Wednesday, January 26, 2011

um, the act in romance novels

I just realized that it's Wednesday!  I'm supposed to blog today!  (still not used to this)  Since I still have a couple of hours of reading to do for class tomorrow, I'm pulling this one out, which I wrote a couple of weeks ago but never posted. Let me know what you think. I didn't post it before because I was worried it would be controversial and I hate controversy, but I'm up against the wall here, so here it is.

So you already know Agnes and the Hitman is one of my all-time favorite books.  Usually with genre fiction I feel the need to say it is "one of my favorite plane reads" or "perfect for the beach," but I'll just go ahead and crawl right out on a limb here and say that Agnes is one of my favorite books.  Period.  So I have handed it to friends occasionally, friends who don't usually read genre fiction, thinking it would convert them.

(**warning: spoilers ahead** but only from the first hundred pages-- there are no spoilers about the ending.  But if you like to go into books completely blind, you should stop now.) 

So, I hand Agnes to them and assure them that this is a really good book, even if it is a mass market paperback.  And so far, none of them (except my spouse) has agreed with me, and I think I know why:  because they find the angry sex scene to be offensive.  About a hundred pages in, Agnes--who has problems with controlling her temper anyway-- is deservedly furious with her jerky fiance' Taylor when she finds out he is already married.  Not only that, he lied to her about his marital status in order to swindle her out of the house they own together.  She's so furious that she has a hard time controlling herself, and she ends up exorcising her anger by having really, um, vigorous sex with Shane, the hero (and he's a really good hero, one of my all-time favorites), whom she has known for about 24 hours.

If you're a regular reader of contemporary romance novels or chick lit, this is nothing too far out of the ordinary.  Well, maybe a little out of the ordinary, since I have yet to read another book with a similarly angry scene, but the idea of sleeping with a guy soon after you meet him is certainly nothing new, especially when it is accompanied (as it is here) with post-sex confusion ("I can't believe I just slept with a guy I barely know").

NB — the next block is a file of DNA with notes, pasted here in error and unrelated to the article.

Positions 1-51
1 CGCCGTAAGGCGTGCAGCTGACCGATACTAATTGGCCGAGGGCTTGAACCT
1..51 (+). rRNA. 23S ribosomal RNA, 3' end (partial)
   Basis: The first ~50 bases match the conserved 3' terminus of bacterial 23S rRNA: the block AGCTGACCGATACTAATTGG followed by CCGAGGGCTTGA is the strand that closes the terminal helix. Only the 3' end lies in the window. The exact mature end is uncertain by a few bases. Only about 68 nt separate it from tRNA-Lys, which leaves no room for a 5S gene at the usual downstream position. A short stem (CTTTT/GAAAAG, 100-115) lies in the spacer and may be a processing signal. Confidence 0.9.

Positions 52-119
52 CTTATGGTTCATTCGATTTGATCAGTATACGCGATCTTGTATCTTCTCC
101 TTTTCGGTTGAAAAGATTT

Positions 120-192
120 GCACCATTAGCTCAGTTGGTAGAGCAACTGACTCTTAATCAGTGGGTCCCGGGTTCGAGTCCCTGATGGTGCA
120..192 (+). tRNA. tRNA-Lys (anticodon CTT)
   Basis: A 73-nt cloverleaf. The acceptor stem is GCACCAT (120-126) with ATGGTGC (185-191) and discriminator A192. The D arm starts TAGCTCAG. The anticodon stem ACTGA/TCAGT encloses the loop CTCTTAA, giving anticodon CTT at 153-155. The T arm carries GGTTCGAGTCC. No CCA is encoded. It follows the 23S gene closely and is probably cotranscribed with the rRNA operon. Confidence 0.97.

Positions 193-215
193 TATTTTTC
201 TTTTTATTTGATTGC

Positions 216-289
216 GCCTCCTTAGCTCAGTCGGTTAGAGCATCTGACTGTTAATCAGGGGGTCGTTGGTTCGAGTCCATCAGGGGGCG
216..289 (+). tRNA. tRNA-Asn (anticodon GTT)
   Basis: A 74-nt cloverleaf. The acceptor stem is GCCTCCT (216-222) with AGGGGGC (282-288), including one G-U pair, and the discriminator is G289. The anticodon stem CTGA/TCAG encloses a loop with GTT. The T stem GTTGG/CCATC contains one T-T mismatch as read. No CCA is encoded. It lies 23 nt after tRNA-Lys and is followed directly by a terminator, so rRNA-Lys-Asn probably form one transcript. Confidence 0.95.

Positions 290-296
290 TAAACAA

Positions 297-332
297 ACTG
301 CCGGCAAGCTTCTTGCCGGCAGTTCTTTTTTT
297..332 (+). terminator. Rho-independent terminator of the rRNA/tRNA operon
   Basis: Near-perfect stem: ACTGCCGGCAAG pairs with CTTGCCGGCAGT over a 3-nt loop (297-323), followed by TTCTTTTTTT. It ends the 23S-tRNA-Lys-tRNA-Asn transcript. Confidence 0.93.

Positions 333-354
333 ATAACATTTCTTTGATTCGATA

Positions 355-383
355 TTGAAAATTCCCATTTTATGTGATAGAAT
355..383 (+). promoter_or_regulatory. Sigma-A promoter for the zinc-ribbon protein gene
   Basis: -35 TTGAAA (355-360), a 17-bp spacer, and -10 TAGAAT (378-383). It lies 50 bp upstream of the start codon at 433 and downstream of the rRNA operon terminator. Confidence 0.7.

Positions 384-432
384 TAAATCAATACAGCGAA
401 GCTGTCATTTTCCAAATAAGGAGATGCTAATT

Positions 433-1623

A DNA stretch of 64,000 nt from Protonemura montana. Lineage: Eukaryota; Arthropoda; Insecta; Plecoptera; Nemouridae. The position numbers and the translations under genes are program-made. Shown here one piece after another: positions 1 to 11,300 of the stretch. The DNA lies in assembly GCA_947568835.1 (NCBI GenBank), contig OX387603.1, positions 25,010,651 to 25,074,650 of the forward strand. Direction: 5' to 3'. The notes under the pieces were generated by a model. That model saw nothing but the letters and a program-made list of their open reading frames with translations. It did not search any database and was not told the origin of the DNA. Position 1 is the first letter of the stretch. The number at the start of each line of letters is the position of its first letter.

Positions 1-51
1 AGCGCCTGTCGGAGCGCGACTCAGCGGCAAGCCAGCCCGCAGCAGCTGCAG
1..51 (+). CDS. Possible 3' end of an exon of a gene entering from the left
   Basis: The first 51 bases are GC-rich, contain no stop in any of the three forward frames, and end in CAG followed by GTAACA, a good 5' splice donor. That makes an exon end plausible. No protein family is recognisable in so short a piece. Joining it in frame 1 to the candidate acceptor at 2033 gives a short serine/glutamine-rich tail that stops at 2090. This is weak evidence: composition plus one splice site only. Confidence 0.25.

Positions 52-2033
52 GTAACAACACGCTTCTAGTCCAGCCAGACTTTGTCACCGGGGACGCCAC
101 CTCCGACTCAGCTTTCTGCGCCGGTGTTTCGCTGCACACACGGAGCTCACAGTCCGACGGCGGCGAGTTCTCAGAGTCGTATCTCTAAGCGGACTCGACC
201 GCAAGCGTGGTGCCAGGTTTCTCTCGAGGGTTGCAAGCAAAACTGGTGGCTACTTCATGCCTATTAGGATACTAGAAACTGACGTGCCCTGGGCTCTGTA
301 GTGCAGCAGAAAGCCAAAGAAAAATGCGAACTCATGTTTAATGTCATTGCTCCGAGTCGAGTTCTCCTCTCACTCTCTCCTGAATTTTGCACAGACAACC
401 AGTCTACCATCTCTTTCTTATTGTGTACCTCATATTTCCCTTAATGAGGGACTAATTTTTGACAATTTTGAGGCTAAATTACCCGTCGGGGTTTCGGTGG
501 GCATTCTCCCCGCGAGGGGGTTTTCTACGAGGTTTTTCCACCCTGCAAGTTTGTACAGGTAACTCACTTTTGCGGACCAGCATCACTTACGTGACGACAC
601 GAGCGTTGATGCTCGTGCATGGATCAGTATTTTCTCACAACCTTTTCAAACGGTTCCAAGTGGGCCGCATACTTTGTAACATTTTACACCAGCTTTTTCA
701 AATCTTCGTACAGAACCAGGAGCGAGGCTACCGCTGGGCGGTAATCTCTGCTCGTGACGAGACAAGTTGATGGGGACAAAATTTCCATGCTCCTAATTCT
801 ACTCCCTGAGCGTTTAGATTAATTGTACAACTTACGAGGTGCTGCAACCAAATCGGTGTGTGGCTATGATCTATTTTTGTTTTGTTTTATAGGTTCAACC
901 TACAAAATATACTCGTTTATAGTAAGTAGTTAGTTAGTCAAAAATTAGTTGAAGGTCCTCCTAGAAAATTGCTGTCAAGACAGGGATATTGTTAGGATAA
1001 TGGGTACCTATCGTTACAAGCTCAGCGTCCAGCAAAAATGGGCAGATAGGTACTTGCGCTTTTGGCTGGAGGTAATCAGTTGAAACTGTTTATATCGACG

But if you don't read these kinds of books very often, it's a little shocking.  Obviously, I don't think that-- I love this book, remember?  so don't mix me up with them.  (Oddly, the one thing that bugged me about that book (she slings boiling fruit in the face of a guy attempting to break in to her house and then whacks him with a frying pan) doesn't seem to bother anybody else.)  I'm just trying to explain how people who don't read romance novels think, because I think it has a lot to do with why romance novels are looked down on by literary types.  Crusie and Mayer aren't even close to the most explicit writers out there-- in fact, their lovemaking scenes are pretty classy.  I've read some where a single act can go on for ten or twelve pages.  I start to get bored.

I've only been reading romance novels for a couple of years.  Before that, although I read sci-fi and mysteries, I completely disdained romances, with the same kind of attitude these friends of mine have.  When I started reading them a couple of years ago, I can remember practically dropping one of the first ones and looking at it in shock:  "You can buy this at Target?" because it felt like I was reading pornography.  There's a reason people call it "female porn," as much as that offends romance writers.

In fact, several months ago, the phrase "female porn" was mentioned in connection with romance novels on a romance writer's blog I frequent and it caused a mini-firestorm among the other romance writers there.  The writers were outraged that someone considered their carefully plotted and choreographed sex scenes to be porn, since they are often the most difficult scenes to write. 

But I think they were missing the point.  Yes, the scenes can be beautifully written.  Yes, they can reveal a great deal about the characters.  But the fact remains, if you don't normally read romance novels, and then you pick one up, the detailed, fantasized sex is astonishing.  Jaw-dropping.  Book-dropping.  I thought:  You mean you can just walk into a store a buy this stuff?  Wow.

So, what about you?  Did you find the sex scenes surprising when you first read a romance novel? (if you have, and if you haven't try Agnes.  Seriously.)  And on a slightly different note, what romance novels do you hand to friends if you're trying to convert them to reading romances?

1 comment:

  1. Funny you posted this just now. I am a huge fan of Diana Gabaldon's Outlander series, and I was thinking last night that her books are about the only ones I ever re-read (every time she comes out with a new one I go back and, yes in order, start all over again). I just picked up her graphic novel rendition of the original story. I don't like graphic novels, but I didn't want to miss a bit of these characters. There was some controversy about one of her scenes from early in the first book (not sex, but on a similar "act" type of topic). I was not bothered by the scene, as I have never been bothered by any "act" scenes I've read. I don't remember when I first picked up a romance, in fact, I didn't realize there WERE genre books for a tragically long time. I thought books were books. There was fiction and there was non-fiction.
    Wow, that was way longer than I intended. Did I answer the questions at all?
    Oh right, handing a favorite to a friend. I must have very pornographic friends because pretty much everyone I know has similar reading tastes as mine, and we recommend lots of titles and authours, many (most?) with sex in the stories.